Solar Eclipses


An eclipse occurs when one celestial body, such as the moon or a planet, moves into the shadow of another celestial body. On Earth, we have two types of eclipses: the eclipse of the moon called a lunar eclipse and the eclipse of the sun called a solar eclipse.

In the case of a solar eclipse, the moon moves between the Earth and the sun, blocking the intensity of the light. The results are that while we can’t see the full light of the sun, the damaging radiation is still getting through.

With protected lenses, a solar eclipse allows scientists and viewers to see areas of the sun that would normally not be available. A solar eclipse also lets the moon cast a shadow on the Earth, making it look like dusk to dark.

Full Solar eclipse

Solar eclipses happen about every 18 months, but unlike lunar eclipses, the solar eclipse only lasts for a few minutes.

Achieving a complete or total eclipse is a combination of a number of very exacting circumstances that involve both size and distance.

On Earth we are incredibly lucky because the distance between the Earth and the moon, combined with the size of the moon allows us to have a perfect total eclipse. This wouldn’t happen if the moon was smaller or larger or even at a farther or closer distance.

Types of Solar Eclipses:

When the moon’s orbit exactly matches that of the Earth and the sun it moves in between and causes a solar eclipse. There are three distinct types of solar eclipses:

Total solar eclipse: this type of eclipse is only visible in small locations on the Earth. It requires that you be in the exact center of the eclipse so that the moon is balanced between the sun and the Earth.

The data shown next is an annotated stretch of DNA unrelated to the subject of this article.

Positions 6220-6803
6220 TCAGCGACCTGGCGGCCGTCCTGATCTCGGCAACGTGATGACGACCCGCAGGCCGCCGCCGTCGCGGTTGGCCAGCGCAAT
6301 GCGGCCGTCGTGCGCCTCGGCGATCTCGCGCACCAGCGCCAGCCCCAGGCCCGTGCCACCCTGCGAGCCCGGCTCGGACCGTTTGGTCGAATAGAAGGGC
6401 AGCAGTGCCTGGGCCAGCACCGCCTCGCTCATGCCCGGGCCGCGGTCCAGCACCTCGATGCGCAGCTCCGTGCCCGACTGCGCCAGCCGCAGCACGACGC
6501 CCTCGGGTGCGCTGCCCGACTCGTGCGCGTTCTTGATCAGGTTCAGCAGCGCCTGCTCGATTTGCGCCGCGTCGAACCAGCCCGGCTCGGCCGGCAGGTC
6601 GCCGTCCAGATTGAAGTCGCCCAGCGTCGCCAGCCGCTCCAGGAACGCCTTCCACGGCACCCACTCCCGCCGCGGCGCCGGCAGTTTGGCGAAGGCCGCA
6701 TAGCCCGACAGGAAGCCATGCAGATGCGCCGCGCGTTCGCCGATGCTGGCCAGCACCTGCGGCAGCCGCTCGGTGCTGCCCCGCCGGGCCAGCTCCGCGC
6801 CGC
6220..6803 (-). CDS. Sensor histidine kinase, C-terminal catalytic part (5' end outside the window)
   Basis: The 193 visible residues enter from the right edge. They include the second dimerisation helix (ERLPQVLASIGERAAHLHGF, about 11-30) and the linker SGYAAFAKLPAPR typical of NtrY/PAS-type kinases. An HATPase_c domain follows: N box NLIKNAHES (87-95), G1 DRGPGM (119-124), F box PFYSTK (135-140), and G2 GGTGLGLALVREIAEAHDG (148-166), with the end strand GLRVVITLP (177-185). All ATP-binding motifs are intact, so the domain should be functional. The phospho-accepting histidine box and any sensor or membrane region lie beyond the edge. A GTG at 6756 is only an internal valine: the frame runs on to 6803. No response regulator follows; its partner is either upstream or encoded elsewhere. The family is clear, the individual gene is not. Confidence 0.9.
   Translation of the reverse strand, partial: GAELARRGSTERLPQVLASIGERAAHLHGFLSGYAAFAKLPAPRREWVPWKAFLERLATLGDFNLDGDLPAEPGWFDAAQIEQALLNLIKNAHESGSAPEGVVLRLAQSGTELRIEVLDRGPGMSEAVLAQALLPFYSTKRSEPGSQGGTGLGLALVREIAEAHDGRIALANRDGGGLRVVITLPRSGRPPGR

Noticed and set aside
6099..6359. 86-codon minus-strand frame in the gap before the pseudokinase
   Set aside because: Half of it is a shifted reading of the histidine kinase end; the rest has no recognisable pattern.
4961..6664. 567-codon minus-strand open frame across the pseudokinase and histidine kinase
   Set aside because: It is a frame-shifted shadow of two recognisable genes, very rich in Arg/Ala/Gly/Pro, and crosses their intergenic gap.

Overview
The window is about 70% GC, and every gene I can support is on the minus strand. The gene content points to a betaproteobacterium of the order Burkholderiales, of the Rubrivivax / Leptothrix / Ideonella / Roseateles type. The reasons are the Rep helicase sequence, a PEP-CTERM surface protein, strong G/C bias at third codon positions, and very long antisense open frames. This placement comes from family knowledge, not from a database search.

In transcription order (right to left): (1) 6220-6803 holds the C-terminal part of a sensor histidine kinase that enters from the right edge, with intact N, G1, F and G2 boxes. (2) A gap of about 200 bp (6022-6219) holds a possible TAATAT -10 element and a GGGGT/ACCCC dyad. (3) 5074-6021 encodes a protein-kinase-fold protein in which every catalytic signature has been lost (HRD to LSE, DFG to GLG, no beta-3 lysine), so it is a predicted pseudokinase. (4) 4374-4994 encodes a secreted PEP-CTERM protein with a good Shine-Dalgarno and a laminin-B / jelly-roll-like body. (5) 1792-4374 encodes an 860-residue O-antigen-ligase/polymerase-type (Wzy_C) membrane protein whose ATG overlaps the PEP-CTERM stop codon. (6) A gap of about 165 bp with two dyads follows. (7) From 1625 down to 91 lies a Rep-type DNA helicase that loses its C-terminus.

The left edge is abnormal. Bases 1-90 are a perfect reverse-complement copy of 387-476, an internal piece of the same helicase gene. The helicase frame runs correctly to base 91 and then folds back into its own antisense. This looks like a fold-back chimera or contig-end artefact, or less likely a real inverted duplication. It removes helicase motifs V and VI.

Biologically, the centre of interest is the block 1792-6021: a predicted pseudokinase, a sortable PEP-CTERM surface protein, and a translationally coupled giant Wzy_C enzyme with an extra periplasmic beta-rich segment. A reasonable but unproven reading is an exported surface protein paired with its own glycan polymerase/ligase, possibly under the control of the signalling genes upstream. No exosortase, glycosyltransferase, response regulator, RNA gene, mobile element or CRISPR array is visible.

Many of these eclipses happen all over the globe but are often at sea or in areas not inhabited by people. During a total eclipse the moon’s shadow causes the sky to get very dark, almost as if it were nighttime.

A total eclipse requires that the sun, moon, and the Earth be in a direct line.

As we continue to explore our solar system we are finding that we may have the only perfect balance of sun, moon, and planet to observe complete or total lunar and solar eclipses.

Unless there is a perfect alignment of size and distance of the sun, Earth, and moon, there are only partial eclipses. The distance between the sun and the Earth is nearing 400 times the distance of the sun and the moon.

The “balance” of this condition happens when you realize that the sun’s diameter just happens to be almost 400 times larger than the moon’s diameter.

So far, we don’t know of any other planet, moon, sun ratio in our solar system that matches the one that we have.

Partial solar eclipse: This form of eclipse occurs when the Earth, moon, and the sun aren’t exactly lined up. The sun will appear to have a dark shadow on only part of its surface.